1. Firespitter Mask

2. Kpelie mask

3. N'ndomo Mask

4. Ere ibeji figure


Introduction to the Exhibition

     The works in this exhibition represent the tangible expression of the deeply-rooted spiritual beliefs and ancient mythologies of the peoples of sub-Saharan Africa. As varied as the 47 countries that comprise present sub-Saharan Africa with its clans, tribes, and kingdoms that have existed for millennia, what we call the arts of Africa collectively speak of a profound relationship to the family, the environment, and the cosmos.

     Masks comprise the better part of the collection at the SDMA and represent a wide range of types. They were worn to endow the wearer with supernatural powers for the purposes of expressing complex ideas involving the forces of fertility and protection, or for initition rites, funerary rituals, civil or religious ceremonies, instruction, or story-telling. Others represented status.

     The Senofu Firespitter Mask, known as "kponyungo" [1] combines elements of important totemic animals, such as the frightening warthog, buffalo and, crocodile. Its intimidating aspect is believed to be effective in warding off evil. Other masks, such as the Senofu "kpelie," [2] represent female perfection and fertility, although they are always worn by men. They play an important role in initiation rites, as well as in funerary rituals and harvest festivals. "Gelede" masks have been used in rituals by the Yoruba-nago peoples, as well as by part of the Fon and Mahi communities, at harvests fesivals and during critical periods of epidemic or drought. The "n'domo" mask [3] is used by the Bambara peoples in initiation rites involving the preparation of boys for adulthood and the instruction on the origins of mankind. Each vertical element in the upper part of the mask symbolizes the attainment of a certain level in the n'domo society.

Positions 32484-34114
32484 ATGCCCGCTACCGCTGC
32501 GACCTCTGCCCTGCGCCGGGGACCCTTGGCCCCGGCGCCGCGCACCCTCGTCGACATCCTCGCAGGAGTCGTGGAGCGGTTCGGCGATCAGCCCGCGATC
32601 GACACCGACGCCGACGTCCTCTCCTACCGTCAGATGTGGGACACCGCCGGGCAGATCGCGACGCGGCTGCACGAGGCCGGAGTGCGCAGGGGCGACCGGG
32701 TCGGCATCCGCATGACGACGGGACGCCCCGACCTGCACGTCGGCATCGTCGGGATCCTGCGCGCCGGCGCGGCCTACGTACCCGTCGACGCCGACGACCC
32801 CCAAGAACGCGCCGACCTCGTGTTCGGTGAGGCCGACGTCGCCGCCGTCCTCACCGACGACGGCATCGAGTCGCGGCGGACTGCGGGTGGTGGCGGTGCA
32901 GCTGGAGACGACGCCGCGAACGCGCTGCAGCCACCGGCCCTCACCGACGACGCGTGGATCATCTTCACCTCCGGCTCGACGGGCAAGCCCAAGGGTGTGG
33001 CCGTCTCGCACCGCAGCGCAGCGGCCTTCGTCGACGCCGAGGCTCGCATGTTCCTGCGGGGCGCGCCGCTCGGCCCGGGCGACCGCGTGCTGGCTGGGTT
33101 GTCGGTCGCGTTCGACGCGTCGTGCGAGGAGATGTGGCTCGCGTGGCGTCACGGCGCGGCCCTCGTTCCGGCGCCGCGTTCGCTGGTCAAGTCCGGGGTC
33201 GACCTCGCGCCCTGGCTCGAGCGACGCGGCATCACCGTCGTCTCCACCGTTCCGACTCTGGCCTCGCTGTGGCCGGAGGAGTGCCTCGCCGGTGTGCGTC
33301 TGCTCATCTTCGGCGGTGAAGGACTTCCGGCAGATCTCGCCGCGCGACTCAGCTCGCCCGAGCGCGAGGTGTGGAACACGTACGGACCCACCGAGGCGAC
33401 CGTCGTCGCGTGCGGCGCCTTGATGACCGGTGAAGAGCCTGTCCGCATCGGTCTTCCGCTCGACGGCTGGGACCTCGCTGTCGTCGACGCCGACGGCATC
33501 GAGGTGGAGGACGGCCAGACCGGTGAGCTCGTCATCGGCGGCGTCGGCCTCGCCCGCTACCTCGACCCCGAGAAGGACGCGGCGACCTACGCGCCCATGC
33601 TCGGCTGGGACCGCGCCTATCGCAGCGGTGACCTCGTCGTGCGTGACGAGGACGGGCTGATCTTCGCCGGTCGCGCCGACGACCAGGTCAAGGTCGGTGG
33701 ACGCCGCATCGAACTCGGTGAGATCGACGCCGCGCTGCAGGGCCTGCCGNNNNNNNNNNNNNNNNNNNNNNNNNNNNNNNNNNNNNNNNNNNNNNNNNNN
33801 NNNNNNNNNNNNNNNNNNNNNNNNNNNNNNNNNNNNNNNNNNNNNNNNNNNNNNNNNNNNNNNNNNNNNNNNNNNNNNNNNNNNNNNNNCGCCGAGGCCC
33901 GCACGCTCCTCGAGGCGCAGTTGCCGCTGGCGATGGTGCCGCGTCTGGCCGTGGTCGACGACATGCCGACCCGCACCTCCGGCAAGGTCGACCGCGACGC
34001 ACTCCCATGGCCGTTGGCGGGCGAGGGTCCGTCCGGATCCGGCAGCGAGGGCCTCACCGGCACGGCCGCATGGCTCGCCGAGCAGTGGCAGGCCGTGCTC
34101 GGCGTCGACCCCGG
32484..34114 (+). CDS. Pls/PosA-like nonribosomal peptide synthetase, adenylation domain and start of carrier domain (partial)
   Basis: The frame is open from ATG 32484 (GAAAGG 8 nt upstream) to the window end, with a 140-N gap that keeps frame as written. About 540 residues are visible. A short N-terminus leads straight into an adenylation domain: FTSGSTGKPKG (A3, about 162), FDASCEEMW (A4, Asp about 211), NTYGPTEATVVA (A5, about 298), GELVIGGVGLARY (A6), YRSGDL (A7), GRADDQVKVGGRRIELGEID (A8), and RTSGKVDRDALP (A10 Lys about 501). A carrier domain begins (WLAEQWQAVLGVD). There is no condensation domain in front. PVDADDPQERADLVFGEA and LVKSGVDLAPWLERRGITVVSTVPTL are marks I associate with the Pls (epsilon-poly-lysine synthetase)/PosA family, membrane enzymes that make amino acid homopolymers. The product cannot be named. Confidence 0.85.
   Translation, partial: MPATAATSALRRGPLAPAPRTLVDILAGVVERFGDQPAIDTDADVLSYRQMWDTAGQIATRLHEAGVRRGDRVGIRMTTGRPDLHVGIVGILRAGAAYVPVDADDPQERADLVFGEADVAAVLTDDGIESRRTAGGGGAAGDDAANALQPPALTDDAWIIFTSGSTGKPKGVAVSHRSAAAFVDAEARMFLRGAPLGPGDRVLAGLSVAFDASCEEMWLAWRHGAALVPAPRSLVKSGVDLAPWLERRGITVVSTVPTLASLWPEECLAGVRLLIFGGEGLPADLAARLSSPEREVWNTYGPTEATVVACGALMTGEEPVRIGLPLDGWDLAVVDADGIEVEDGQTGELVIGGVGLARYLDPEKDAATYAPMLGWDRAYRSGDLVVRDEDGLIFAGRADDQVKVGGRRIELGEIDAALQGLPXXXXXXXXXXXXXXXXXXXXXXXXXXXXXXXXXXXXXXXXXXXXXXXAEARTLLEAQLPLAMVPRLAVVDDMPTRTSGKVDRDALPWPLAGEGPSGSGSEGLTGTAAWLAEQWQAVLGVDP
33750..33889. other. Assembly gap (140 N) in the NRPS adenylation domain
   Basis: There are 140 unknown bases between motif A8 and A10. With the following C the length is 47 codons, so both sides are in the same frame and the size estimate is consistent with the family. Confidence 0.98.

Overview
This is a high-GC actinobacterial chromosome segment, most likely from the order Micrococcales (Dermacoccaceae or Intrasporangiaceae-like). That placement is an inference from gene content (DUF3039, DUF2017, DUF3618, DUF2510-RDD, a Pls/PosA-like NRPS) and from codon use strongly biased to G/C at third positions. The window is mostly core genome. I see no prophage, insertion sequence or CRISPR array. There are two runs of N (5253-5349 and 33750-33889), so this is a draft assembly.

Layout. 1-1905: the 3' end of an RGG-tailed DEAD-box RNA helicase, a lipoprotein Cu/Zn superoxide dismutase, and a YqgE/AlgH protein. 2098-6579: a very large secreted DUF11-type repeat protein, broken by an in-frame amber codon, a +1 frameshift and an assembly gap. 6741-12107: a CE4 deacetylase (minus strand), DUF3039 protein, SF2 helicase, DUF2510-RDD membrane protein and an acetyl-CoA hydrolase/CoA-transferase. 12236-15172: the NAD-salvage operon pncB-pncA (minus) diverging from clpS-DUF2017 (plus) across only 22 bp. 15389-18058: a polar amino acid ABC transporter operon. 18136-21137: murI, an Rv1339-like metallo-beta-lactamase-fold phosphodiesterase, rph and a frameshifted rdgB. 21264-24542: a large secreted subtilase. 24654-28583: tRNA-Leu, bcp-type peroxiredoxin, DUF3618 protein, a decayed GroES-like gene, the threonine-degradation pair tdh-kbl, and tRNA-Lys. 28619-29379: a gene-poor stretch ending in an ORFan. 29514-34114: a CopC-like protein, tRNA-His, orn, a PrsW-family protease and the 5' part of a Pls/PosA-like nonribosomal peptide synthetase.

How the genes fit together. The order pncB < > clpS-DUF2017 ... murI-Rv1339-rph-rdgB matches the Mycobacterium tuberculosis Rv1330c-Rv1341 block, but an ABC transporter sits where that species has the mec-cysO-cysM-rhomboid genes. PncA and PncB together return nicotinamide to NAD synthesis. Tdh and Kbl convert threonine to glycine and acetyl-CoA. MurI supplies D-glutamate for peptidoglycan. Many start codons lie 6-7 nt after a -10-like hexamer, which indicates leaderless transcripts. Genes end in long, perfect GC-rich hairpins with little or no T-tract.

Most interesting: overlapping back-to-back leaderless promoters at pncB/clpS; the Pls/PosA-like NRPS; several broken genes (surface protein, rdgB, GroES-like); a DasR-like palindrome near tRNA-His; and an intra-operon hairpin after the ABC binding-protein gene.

The sculptures-in-the-round in this exhibition also have played important roles in ancestor and spirit worship, funerary practices, and fertility and initiation rites, among other rituals. The "ere ibeji" figure
[4] belongs to the cult of twins of the Yoruba peoples and is believed to represent the spirit of a deceased twin. As a means of mourning and honoring the dead child it is carried by the mother in her clothing. The "blolo bla" figure [5] represents the spiritual wife for Baule men. A woman of physical perfection, she offers comfort and refuge from the imperfect earthly wife.

     Demonstrations of status and prestige are important elements in Africal societies. The display basket [6] is decorated with cowrie shells, believed by many African peoples to represent wealth and the powers of the earth. Bodily adornments, such as the ivory bracelet [7], also reflect the wealth of their wearer.

     Orthodox Christianity has been practiced in Ethiopia since the 4th century AD. Following Orthodox practice, religious icons based on Byzantine traditions are common [8], but are distinguished by their presentation of distinctly Ethiopian dress.

 

5. Blolo Bla Figure

6. Basket

7. Bracelet

8. Cloth Icon